You are welcome to it

There's an old joke (source: http://treebeard31.wordpress.com/2007/08/23/english-signs-in-foreign-countries/) about a sign on the door of a hotel room in Moscow saying:

Hotel Notice said:
If this is your first visit to the
USSR, you are welcome to it.
I don't know whether such a notice ever existed or someone just made it up, but what interests me is why this is supposed to be funny.

One way you could read is "We welcome you only if this is your first visit, but if it's your 2nd/3rd/xth visit, then we just don't care anymore (about you)" which wouild be similar to the way some companies seem to operate. ;) (those that always have some special offers to the new customers but seem to neglect the cliets who already use their services).

But I guess that's not it and I presume that I'm simply not aware of all the nuances of the adjective "welcome" here :D So I'd appreciate someone who could explain it to me. :)
 
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  • dreamlike

    Senior Member
    Polish
    Hi Linguous,

    I'd would read it to mean that when you pay a visit to one of the countrries of the former USSR for the first time, you might have some expectations and think that, after all, it's not such a bad place to live in, thus 'You are welcome'.
    During your stay, though, you come to realise that it's a terrible place to live in, and then it becomes clear that you won't be welcome to it for the second time, because given what you saw, you'll simply not decide to visit the USSR ever again. :D

    That's only my intepretation, and I'm sure there might be more behind the joke.
     
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    dreamlike

    Senior Member
    Polish
    Who would've thought! It's a wee bit similar to my intepretation -- what they have in common is that the USSR was not a very desirable place to visit. :)
     

    LilianaB

    Banned
    Lithuanian
    Hi, Linguos. what is the nature of the joke? You said it was a joke, so what was it supposed to mean according to you? Where did you get the joke from? Was it originally in English only? What times is the joke referring to -- before the 1990s, or later?

    The only thing that comes to my mind would be something similar to the sign at the entrance to Hell in Dante's Inferno (If you abandoned all hope -- enter). In this case welcome would be ironic -- meaning you are entering something really bad. We really need more context, though, I think.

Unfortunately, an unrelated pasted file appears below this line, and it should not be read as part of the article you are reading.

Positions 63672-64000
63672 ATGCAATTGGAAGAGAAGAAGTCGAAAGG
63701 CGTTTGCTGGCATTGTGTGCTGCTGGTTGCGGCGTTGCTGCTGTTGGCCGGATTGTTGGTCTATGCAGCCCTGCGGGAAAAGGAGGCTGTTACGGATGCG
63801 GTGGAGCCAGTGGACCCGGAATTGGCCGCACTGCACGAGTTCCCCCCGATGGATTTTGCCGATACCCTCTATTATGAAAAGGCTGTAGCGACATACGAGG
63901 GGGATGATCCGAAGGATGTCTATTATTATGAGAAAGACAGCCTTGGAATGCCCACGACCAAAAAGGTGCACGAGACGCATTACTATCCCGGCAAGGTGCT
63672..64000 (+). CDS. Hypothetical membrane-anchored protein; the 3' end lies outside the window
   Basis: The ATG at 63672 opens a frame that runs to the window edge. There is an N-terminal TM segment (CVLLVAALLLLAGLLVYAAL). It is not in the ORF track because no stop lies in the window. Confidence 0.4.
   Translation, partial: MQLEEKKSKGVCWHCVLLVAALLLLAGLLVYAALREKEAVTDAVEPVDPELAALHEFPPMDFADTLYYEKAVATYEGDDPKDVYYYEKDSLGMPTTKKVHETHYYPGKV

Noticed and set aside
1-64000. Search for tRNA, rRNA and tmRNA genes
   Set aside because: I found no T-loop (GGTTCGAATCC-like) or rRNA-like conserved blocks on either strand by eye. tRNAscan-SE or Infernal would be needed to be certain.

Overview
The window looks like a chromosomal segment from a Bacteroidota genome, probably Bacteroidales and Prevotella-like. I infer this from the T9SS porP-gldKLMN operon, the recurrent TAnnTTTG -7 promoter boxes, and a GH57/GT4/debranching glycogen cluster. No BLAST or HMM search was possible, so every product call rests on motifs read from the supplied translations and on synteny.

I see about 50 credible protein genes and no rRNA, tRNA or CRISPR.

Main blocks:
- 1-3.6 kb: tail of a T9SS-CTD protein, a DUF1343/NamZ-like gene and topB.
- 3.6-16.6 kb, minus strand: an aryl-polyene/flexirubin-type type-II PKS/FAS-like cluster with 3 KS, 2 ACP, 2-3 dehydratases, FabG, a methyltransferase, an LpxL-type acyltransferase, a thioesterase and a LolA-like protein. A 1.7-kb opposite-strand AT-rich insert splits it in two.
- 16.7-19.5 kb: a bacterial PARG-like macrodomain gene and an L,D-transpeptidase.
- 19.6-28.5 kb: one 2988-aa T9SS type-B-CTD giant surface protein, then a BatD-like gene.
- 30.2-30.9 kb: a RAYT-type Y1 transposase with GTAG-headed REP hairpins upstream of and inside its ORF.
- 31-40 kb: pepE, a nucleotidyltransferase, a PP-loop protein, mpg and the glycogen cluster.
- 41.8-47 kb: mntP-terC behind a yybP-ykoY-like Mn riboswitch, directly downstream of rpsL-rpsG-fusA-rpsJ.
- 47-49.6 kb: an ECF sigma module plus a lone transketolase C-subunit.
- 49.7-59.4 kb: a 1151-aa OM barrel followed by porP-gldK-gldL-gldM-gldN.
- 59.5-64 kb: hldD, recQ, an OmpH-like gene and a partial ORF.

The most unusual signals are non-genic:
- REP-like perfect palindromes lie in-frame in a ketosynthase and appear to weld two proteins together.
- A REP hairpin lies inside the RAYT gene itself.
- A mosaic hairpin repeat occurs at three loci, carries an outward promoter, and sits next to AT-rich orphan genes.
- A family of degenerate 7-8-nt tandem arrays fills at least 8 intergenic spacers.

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    sound shift, can "being welcome to something" imply such meaning that you want to get rid of something and have someone else take it from you in different contexts? Our forum dictionary gives only 4 meanings of welcome and none of them refers to this.

    LilianaB
    , first I found it in my book called Focus On Advanced English - CAE by Sue O'Connell, Longman.

    There's an exercise where the student is asked to identify and correct various mistakes from adverts, posters or notices made by non-natives. But it also appears on many websites with English jokes (like this one for example: http://www.joe-ks.com/Engrish.htm - I can understand most of the jokes from that page, but there are a few which aren't that clear to me; the example from this thread being one of them)

    The joke is definitely referring to the period when the USSR still existed, so before the year 1991. As for your other question (ie. what this joke could mean in my opinion), I think I have already answered it in my OP. ;)

    PS. Since sound shift, being from the UK instantly understood the joke, and LilianaB from the US did not, perhaps there is some BrE/AmE difference here when it comes to the use of tje adjective welcome?
     
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    e2efour

    Senior Member
    UK English
    It does seem to be an idiom in BE.
    I wouldn't describe it as a joke, but rather a misunderstanding of an English phrase, which sounds hilarious to a native speaker (of BE?).
     
    Yes, you're right. It was originally not intended to be a joke (by the Russian translator working for that hotel), but it can appear as such to some native speakers apparently. Or perhaps this time I'm misusing the term joke here :D

    What's interesting, so far the only dictionary that provides a similar usage of welcome seems to be the Online Oxford Dictionary (http://oxforddictionaries.com/definition/english/welcome?q=welcome+to#welcome__6) However it doesn't indicate that this peculiar use is reserved only for the UK speakers.
     
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    LilianaB

    Banned
    Lithuanian